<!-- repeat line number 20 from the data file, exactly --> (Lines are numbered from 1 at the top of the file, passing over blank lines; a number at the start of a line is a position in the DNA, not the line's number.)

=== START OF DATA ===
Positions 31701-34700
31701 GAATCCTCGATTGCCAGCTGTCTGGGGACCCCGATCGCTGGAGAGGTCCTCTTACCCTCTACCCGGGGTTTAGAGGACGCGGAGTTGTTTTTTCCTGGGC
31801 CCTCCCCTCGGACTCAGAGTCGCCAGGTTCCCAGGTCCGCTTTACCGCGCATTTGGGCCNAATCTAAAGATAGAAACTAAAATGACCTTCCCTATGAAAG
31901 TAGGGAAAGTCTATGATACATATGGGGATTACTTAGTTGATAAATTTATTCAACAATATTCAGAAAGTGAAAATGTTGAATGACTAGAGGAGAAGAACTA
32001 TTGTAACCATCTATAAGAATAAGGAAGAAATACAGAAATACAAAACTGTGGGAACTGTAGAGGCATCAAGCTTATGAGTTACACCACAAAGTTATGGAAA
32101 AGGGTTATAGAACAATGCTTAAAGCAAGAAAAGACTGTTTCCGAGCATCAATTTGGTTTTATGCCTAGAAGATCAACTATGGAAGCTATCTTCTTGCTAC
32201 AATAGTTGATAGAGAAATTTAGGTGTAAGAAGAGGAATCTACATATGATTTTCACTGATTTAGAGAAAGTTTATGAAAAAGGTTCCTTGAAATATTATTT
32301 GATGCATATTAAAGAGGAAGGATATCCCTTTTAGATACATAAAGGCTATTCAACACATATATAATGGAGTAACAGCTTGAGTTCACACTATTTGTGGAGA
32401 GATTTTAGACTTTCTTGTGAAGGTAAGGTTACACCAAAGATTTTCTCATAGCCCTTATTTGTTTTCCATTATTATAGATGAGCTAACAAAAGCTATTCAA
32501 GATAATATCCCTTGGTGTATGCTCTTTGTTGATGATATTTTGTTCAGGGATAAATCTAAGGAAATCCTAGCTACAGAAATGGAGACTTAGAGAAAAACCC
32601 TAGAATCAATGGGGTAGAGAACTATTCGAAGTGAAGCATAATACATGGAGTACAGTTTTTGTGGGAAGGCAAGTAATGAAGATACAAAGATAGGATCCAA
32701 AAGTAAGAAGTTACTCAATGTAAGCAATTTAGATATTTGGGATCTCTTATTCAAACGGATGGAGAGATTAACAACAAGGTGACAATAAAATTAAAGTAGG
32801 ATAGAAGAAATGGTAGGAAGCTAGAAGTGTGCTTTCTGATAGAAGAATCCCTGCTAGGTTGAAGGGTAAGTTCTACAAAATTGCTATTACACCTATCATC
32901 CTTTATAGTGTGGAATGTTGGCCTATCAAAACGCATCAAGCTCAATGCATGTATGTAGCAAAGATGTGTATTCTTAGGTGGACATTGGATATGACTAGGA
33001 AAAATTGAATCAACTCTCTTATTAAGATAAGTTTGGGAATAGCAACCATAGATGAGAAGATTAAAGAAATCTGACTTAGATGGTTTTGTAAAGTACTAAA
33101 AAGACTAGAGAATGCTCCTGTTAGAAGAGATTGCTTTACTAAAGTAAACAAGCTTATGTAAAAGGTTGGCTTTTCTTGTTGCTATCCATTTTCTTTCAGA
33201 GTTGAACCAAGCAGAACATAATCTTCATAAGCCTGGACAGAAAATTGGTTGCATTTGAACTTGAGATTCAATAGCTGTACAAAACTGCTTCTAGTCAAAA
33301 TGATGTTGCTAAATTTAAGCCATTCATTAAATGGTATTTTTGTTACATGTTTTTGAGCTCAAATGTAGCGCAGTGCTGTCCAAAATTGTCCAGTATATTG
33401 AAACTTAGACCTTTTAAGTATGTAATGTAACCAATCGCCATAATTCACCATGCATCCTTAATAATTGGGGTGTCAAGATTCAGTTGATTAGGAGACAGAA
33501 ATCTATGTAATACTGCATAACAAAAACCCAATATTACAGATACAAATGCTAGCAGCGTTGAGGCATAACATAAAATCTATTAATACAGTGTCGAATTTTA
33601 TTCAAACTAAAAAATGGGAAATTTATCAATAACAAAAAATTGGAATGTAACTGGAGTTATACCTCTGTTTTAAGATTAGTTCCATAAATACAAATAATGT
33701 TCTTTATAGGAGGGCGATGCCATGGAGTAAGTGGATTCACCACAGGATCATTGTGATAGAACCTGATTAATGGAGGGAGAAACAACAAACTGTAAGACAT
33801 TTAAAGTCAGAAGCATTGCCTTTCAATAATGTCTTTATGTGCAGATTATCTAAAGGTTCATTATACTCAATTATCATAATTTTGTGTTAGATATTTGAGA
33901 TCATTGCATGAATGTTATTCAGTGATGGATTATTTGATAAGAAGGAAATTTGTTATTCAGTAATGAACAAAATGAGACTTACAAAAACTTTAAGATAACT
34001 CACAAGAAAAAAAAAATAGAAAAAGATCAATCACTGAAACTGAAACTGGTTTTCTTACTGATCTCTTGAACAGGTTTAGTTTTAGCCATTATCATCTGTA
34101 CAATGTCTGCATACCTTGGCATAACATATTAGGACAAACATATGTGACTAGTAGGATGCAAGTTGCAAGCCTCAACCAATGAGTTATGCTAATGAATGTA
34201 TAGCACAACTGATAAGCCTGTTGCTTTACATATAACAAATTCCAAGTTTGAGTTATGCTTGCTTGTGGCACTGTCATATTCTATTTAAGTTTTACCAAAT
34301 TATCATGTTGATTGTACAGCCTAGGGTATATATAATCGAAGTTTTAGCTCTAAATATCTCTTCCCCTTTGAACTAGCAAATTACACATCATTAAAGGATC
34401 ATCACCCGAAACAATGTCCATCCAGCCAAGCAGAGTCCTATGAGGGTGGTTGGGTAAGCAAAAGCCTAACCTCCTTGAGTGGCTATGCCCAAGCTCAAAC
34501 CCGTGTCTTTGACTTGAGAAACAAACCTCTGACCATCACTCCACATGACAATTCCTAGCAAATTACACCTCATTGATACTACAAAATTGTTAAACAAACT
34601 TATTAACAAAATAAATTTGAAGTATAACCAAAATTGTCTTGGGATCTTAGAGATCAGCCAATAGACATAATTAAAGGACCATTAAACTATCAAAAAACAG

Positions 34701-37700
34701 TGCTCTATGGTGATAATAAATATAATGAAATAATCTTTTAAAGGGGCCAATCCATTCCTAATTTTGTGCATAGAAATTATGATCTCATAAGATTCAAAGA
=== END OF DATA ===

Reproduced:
33501 ATCTATGTAATACTGCATAACAAAAACCCAATATTACAGATACAAATGCTAGCAGCGTTGAGGCATAACATAAAATCTATTAATACAGTGTCGAATTTTA